Preaching the resurrection can be a challenging endeavor -- and in the next installment of The Immediate Word, team member Chris Keating looks into how we can go about making the old, old story seem fresh. Do we try to appeal to the modern rational mind by trying to explain the essentially unexplainable? (Some would suggest that’s a fool’s errand, since there is nothing whatsoever sensible about Easter -- or about Christianity in general.) Or do we give in to the desires of many people in the pews (some of whom will be making a rare appearance) who are looking for an upbeat message? However we choose to revisit the annual ritual of the Easter sermon, Chris notes that the essence of the resurrection defies human understanding -- it demands a faithful response that simply accepts the ultimate truth of God’s power over death. Here’s a preview:
Revisiting the Resurrection
by Chris Keating
Colossians 3:1-4; John 20:1-18 or Matthew 28:1-10
On the Saturday before Easter the choir will run through the cantata one last time, making sure the rough places are plainly smoothed out. Worship committee members will be arranging lilies and all manner of spring plants, while the deacons give the communionware a once-over. Back home, it’s time to set out the egg-hunting gear and press Easter finery.
Meanwhile, hunkered down the hall in the pastor’s study, the preacher will be sweating out yet another Easter sermon.
To paraphrase Tony Campolo, it’s Saturday -- but Sunday’s coming.
It’s a drama of biblical proportions, and like the first Easter it starts early. Crowds will flow through the church doors, and the church will put on its Easter best. Sweet lily aroma will waft through the air, mingling with the smell of jelly beans and chocolate eggs. Exclamations of “Alleluia! He is risen!” will raise the rafters. Just as stomachs begin to growl in anticipation of brunch, the preacher will stand up, wondering if the Spirit will move once more. Sunday is coming, and it is time to revisit the resurrection.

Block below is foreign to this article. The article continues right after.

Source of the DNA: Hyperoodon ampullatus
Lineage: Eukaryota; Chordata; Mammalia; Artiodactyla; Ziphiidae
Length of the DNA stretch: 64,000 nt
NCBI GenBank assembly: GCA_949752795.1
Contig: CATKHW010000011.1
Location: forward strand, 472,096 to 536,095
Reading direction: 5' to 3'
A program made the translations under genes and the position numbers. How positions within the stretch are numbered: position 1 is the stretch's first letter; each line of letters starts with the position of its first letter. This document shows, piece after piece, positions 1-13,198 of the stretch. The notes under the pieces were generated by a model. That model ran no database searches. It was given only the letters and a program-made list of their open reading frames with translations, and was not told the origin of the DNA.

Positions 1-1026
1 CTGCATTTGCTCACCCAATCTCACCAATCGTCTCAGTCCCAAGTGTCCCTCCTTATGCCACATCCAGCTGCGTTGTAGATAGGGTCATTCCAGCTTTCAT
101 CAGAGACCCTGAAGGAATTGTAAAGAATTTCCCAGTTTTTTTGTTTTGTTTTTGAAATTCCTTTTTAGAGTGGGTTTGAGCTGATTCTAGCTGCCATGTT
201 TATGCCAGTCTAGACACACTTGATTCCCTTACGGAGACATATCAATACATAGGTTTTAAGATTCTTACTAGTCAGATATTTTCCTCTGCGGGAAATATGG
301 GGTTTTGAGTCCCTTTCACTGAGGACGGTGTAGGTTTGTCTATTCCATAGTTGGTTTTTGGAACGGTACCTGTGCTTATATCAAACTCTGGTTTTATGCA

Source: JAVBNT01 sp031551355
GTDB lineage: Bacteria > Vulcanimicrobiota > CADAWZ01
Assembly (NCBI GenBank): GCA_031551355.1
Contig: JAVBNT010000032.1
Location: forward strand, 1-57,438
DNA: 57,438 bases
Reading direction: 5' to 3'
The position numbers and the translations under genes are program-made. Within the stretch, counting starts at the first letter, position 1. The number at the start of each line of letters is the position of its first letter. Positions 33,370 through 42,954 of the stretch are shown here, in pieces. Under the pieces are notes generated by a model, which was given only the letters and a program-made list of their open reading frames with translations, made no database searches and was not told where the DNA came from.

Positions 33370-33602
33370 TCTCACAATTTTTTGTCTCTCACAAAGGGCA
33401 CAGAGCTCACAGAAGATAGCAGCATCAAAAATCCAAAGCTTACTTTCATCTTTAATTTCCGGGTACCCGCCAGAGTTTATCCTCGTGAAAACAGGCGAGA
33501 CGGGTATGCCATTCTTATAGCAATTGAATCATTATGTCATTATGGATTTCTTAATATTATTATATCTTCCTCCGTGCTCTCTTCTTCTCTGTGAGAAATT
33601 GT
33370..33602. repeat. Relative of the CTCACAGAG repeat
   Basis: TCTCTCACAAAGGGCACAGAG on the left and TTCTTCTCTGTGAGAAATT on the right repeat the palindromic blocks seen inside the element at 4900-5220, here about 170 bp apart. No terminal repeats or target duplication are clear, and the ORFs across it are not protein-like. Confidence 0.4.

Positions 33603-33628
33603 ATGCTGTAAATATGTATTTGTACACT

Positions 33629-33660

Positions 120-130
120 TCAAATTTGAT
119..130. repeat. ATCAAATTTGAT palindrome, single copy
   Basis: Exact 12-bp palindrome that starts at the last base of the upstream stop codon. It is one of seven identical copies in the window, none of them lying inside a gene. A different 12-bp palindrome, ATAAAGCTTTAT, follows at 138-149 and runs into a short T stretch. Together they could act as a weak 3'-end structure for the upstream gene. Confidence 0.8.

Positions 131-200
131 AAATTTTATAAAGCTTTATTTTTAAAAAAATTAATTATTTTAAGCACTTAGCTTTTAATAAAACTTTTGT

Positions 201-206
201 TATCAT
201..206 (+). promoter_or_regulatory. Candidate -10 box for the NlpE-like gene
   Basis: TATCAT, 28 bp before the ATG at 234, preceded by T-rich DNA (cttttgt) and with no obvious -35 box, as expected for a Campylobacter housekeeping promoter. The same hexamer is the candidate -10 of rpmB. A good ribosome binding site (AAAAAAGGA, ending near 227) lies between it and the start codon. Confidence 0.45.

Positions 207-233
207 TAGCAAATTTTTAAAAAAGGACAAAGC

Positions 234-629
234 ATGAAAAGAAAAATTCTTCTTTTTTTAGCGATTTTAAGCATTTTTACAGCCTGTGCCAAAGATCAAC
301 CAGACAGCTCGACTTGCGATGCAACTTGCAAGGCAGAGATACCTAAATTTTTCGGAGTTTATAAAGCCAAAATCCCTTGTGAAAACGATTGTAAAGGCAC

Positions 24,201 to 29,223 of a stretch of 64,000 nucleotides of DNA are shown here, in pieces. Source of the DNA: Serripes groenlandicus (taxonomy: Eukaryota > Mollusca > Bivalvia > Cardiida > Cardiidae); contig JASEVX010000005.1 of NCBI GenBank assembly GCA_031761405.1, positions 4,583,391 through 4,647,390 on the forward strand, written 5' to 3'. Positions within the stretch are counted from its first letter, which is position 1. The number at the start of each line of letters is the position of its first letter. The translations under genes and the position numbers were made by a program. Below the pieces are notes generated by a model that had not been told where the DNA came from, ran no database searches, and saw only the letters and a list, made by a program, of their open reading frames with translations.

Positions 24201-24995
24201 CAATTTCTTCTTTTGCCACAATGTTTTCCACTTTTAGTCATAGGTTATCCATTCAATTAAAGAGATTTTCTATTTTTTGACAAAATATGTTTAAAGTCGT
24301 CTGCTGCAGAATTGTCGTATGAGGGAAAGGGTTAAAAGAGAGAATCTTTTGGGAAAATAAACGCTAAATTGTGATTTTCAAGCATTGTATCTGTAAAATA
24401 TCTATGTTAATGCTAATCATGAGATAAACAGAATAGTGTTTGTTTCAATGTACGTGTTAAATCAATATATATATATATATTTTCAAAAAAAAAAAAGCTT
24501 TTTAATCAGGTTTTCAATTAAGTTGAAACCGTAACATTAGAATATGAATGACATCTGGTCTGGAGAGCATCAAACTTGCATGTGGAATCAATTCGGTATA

Easter poses a dilemma for a preacher. On the one hand, once a year visitors will be looking for an upbeat (but not too long) message of faith -- sort of a booster shot to the soul. Regular attenders will seek confirmation of deeply held beliefs. What sort of message is called for: a sentimental favorite, a skeptic’s historical analysis, or a step-by-step apologetic?
Sunday’s coming -- but what will we preach?
There’s no end of current sources of material either. On the media front, this year has offered a bumper crop of faith-inspired movies, including the blockbuster Noah, the explicitly faith-based film God’s Not Dead, and the upcoming Heaven Is For Real. Those looking for more intellectual homiletical fodder might explore Bart Ehrman’s historical theories on Jesus’ divinity in How Jesus Became God or Reza Aslan’s Zealot.
Easter Sunday sermons can be as predictable as family egg hunts or as bejeweled as a Faberge egg. One thing is certain: Sunday is coming -- and now it is time to revisit the resurrection.
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